PlayStation 1 (1996)
For almost the entire duration of the Nintendo 64’s lifespan in Europe, from the not-so-lengthy 1997 to 2001, I was all over the weekly Nintendo magazines. I had made the conscious decision to get a Nintendo 64 over a PlayStation 1, see. And it was entirely my decision, because I was 6 years old and bratty, so my older brother had to do as I said and ask for the correct console from Santa for Christmas. Never mind that every single one of his friends was getting the much-vaunted PS1, little Burkey wanted the N64 for its Nintendo franchises and he was about ready to befoul his pants if Father Christmas didn’t do the biz.
The magazines though, God almighty. It was mostly the monthly Nintendo Official Magazine I got, the UK equivalent of Nintendo Power. As a kid, it doesn’t even occur to you that organs like this are a propaganda tool of Nintendo themselves and nothing more. But the most delightfully childish aspect of NOM was its insistence on coming up with silly names for its competitors.
Hence, you had the Sega Dreampants, and better than that, the Phony GreyStation. Can you believe that? We are talking about grown men and women editing this magazine here. I could see that one causing a Twitter outrage these days, which I believe is officially defined as no less than four angry tweets from strangers.
The problems with the Slowny PantsStation, opined NOM, were that it wasn’t 64-bit, it had colossally slow loading times, it didn’t have the right games and the discs and cases were fragile and rubbish. Well, I’m not gonna lie. It worked a treat on my impressionable little mind. Honestly, I had to take pity on those CackStation owners.
Never mind the fact that Final Fantasy VII, Metal Gear Solid, Tomb Raider and Gran Turismo 2 in particular all looked amazing at the time, and never mind the fact that the PS1 was hockeying my beloved N64 in terms of sales. You’ll say I should probably mention the Sega Saturn as well here, except it was a console for losers so no, I probably shouldn’t.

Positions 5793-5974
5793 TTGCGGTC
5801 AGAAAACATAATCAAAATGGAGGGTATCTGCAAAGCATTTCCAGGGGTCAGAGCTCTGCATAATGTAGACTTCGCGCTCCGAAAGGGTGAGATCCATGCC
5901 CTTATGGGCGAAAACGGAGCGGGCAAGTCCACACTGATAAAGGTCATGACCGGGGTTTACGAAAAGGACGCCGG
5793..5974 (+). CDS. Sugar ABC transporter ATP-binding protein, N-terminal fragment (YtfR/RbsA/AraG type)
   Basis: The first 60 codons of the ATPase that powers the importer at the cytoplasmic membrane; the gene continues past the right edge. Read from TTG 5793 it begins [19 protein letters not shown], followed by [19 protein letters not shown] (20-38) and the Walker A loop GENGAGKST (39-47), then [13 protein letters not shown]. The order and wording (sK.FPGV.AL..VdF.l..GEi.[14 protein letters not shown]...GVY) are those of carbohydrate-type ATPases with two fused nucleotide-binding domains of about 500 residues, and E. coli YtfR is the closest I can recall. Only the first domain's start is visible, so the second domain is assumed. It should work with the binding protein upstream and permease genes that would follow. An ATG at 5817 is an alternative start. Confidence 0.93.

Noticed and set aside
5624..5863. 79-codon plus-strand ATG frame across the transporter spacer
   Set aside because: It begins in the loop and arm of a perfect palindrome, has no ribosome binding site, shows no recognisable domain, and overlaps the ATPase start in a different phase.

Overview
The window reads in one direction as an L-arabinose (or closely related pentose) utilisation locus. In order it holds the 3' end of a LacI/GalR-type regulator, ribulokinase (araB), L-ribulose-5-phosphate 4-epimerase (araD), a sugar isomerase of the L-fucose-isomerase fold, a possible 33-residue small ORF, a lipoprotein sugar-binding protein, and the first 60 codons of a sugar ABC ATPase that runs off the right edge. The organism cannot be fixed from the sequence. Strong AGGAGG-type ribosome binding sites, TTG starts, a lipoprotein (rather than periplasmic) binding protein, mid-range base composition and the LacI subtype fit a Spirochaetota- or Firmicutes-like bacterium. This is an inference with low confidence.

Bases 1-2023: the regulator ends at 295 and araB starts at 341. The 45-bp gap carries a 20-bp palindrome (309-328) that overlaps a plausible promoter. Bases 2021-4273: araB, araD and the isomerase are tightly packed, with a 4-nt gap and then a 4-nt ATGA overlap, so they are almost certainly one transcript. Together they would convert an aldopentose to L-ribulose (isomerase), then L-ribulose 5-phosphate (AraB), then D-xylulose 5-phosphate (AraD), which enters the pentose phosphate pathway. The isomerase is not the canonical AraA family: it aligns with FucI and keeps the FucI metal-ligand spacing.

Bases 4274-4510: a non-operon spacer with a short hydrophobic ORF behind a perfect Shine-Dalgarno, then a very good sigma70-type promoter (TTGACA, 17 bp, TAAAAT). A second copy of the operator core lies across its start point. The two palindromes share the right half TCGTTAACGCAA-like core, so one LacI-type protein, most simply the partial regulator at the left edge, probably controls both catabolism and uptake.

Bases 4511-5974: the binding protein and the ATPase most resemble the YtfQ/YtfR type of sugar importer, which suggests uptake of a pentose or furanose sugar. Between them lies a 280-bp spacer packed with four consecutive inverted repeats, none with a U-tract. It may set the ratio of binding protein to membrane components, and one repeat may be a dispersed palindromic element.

My jealousy towards those Sony owners only grew exponentially as belter after belter began to be released for the PS1, and this rich vein of form seemed set to continue with their upcoming PS2 console. I don’t know if this was the case in the UK, but here in Ireland this biumverate of Sony knocked the Nintendo 64 and the GameCube off the store shelves so mercilessly that it seemed to me that Nintendo was on the verge of being smacked down into obscurity.
Increasingly, I was being drawn to Sony, like a vegetarian inevitably falls for the allure of drunken Chicken Nuggets or a hangover breakfast roll (actually, the Nuggets are probably fine). After a few years of tearing my palms open on Mario Party and crying like a little wetty after losing the Donkey Kong arcade game for the 900th time on Donkey Kong 64, I was casting leering glances at Gran Turismo and Metal Gear Solid.
MGS was one in particular that seemed like an impossible piece of work at the time, a game beyond all reasonable expectations one could have from a game in 1998. It’s still a vastly impressive work now, even if the characters have no faces. Speaking of no faces, have you ever played The Granstream Saga?
When I played Final Fantasy VIII for the first time in my best pal’s house, I thought the sword fight in the opening FMV was real life. That’s the God’s honest. At the sequence where you run from the robo-spider, it still looked amazing to me, and the whole thing with its four entire discs seemed like an adventure so vast, I could hardly get my little head around it.
But it wasn’t just the crown jewels of the console that begged my attention. The system stood strong when it came to roping in pals for local multiplayer too – I’ve got plenty of fond memories with multiplayer PS1 games from the next tier down, ones like Risk, Bomberman World, Tekken 3, and Worms.
And the demo discs! If anything had me green with envy, it was the demos. Available with all manner of PS1 magazines, and right there on the cover and in your Nintendo-having face, were all different kinds of wonderful and inexpensively-made, playable sneakpeeks at upcoming games, be they great or putrid.
There were demo discs included with certain games as well, and some people even bought games specifically to get at their demos, ones for the likes of FF7. The Winter Releases ‘98 disc, featuring Spyro, Kula World, Tomba and Gran Turismo was almost worth 20 quid by itself. The disc format worked a treat, you’d have to give Sony ten out of ten for making that stick where the Sega CD failed (and the Jaguar CD never got going).